'Last week I withdrew my son from his international school. He had been complaining that all his teachers were Caucasian, and he could not understand why he would be in an international school in Africa and all his teachers would be Caucasian and the few African teachers are assistants serving the majority Caucasian educators.
My son had set up an Instagram account he activated for one hour to sensitive the school to this issue. In his words, ‘the blacks who stand for this are selling out’. The challenge here is that the few affluent Africans feel proud to have their kids in these schools and are comfortable to pay the 36,000 USD fees because such schools are predominantly staffed by Whites.
My son was calling for change, but instead the Caucasian and non-African teachers were livid. He was described as angry and needing counselling to address his anger issues. I informed the school that when they can assure me that there were more African teachers, my son will be back. Well I said this amongst other stuff I cannot print here. My son is home taking online schooling. I will protect my son from being educated within a racist system at all cost, having an international school in Africa staffed mainly by Caucasian in this day and age is an insult upon injury given Africa’s colonial history. It sends a terrible message to the African, and other non-Caucasian children in these systems.
A 2017 article in the International Educator highlights this negative trend in the continent. In the article More “American” Than America: Race in International School Leadership” writer Henry S. Adams notes that browsing through the leadership profile webpage of any overseas American school reveals an `ethnicity composite that is disproportionately Caucasian.’ This contrast he writes is especially accentuated when the school is located in an economically developing host country like what we find across Africa where the majority of the population is not Caucasian. There is no ‘research substantiating the notion that Caucasians are predisposed to make better school administrators. Yet, there seems to be a widespread perception that a predominately white leadership is somehow needed to promote and preserve a school image that is more “American” than America actually is in reality’, says Adams.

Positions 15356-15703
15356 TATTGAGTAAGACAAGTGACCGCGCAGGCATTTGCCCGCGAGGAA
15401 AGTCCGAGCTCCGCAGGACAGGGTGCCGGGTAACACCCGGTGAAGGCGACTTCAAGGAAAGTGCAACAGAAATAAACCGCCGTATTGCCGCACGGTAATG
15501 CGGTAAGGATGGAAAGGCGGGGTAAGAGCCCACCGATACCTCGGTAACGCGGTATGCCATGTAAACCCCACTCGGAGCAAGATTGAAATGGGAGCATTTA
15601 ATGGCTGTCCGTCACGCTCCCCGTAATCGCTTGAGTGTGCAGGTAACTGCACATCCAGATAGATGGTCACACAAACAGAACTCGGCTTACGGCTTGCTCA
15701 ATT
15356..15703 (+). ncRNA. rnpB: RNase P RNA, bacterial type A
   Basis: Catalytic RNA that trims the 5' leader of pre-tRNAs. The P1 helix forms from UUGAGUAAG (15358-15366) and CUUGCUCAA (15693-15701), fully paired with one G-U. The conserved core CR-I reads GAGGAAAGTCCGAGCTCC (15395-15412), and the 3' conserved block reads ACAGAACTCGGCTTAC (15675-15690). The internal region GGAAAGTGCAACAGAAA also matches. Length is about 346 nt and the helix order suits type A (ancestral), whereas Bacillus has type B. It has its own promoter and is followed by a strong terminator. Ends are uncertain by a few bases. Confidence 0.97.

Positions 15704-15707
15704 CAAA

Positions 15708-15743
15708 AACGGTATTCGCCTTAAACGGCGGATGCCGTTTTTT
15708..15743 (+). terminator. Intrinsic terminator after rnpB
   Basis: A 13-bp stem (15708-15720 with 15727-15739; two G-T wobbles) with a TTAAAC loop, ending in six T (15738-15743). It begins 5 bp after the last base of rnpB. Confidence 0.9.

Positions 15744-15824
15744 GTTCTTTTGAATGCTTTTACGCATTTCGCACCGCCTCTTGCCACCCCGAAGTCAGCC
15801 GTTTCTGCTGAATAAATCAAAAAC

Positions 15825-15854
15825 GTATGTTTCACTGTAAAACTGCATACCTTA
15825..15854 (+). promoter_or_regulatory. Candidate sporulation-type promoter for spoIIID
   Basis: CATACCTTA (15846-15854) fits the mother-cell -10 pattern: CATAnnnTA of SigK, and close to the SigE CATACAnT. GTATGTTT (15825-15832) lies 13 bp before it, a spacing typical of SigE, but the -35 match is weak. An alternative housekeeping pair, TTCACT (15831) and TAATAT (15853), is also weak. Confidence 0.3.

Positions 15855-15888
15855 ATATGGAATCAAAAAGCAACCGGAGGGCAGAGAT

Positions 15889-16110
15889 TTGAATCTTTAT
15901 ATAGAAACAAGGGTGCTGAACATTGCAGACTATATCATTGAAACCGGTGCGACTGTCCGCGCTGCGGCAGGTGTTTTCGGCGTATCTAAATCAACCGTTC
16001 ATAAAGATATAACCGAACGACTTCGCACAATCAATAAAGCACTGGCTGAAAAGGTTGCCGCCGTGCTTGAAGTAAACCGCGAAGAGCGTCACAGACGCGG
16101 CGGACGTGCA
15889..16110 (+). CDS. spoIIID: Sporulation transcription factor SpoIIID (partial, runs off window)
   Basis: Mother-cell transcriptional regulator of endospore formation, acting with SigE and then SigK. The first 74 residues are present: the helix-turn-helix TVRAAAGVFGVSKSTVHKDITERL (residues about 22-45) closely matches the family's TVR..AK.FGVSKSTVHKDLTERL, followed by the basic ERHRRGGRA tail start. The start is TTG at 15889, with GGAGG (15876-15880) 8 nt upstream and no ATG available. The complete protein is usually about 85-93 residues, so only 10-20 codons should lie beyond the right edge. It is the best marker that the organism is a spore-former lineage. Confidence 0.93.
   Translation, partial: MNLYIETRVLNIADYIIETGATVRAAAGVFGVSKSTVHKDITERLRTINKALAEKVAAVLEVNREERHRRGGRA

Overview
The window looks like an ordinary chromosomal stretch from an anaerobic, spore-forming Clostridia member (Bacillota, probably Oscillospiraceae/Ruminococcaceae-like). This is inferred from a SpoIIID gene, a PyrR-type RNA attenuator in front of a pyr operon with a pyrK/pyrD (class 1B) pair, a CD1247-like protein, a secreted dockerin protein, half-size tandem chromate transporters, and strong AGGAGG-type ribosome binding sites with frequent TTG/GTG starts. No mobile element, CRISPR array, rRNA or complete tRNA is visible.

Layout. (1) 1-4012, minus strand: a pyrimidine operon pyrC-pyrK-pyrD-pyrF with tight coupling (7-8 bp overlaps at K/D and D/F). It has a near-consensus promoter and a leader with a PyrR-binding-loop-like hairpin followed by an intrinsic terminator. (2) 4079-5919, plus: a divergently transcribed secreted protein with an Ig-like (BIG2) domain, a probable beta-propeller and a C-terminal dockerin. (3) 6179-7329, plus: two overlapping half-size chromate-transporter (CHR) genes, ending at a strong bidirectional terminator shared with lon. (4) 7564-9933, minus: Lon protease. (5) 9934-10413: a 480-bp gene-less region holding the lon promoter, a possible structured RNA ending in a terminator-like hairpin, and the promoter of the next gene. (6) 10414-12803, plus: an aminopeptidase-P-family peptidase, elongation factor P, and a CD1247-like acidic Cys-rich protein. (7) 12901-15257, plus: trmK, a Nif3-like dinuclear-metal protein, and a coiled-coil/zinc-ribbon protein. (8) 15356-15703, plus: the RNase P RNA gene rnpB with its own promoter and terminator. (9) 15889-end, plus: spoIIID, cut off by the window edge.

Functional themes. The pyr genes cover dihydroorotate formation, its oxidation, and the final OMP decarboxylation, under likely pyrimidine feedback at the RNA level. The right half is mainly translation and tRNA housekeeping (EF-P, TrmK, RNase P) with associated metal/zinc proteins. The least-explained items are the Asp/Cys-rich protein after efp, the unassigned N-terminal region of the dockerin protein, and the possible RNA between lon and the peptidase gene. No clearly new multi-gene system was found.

The lack of ethnic diversity in leadership raises the fundamental question of what it means for a school to be international or American. Adam believes, and I agree, that it goes beyond implementing an IB curriculum or delivering English-medium instruction. ‘Internationalism has more to do with an awareness of and respect for diversity that is deeply embedded within the culture of the school. Many schools claim to embrace core values such as global responsibility, fairness, and respect in the language of their mission statements and strategic plans.' But, ‘in addition to inspiring rhetoric, we have a moral obligation and professional responsibility to teach by example, and this includes adopting hiring practices that are aligned with the values we try to instill in our students.’
Adams nailed it for me when he concludes that it would be a misnomer for international schools to call themselves ““21st-century schools”—as many claim to be—so long as 'we are bound by antiquated belief systems and discriminatory practices from the European colonial era. Considering how much progress we have made in the 20th century in terms of empowering women with more equal rights and treatment, it is deplorable that educators of color at international and overseas American schools continue to face glass ceilings that women have already transcended in the new millennium.'
My son has attended seven international schools across four African countries in the last 11 years. All have the same pattern and issue regarding the senior educators and leadership being mainly Caucasian.
It would be a shame if Africa becomes an enclave for the rehabilitation of racism and racial segregation through international organizations and presence.
Given its colonial history, and the racial dynamics inherent in it, the critical issue must be to reflect a diverse senior leadership of educators in international schools in Africa to include nationals of the countries where these schools are. This sends a positive and empowering message to not only the African students in these schools, but the non-African students as well.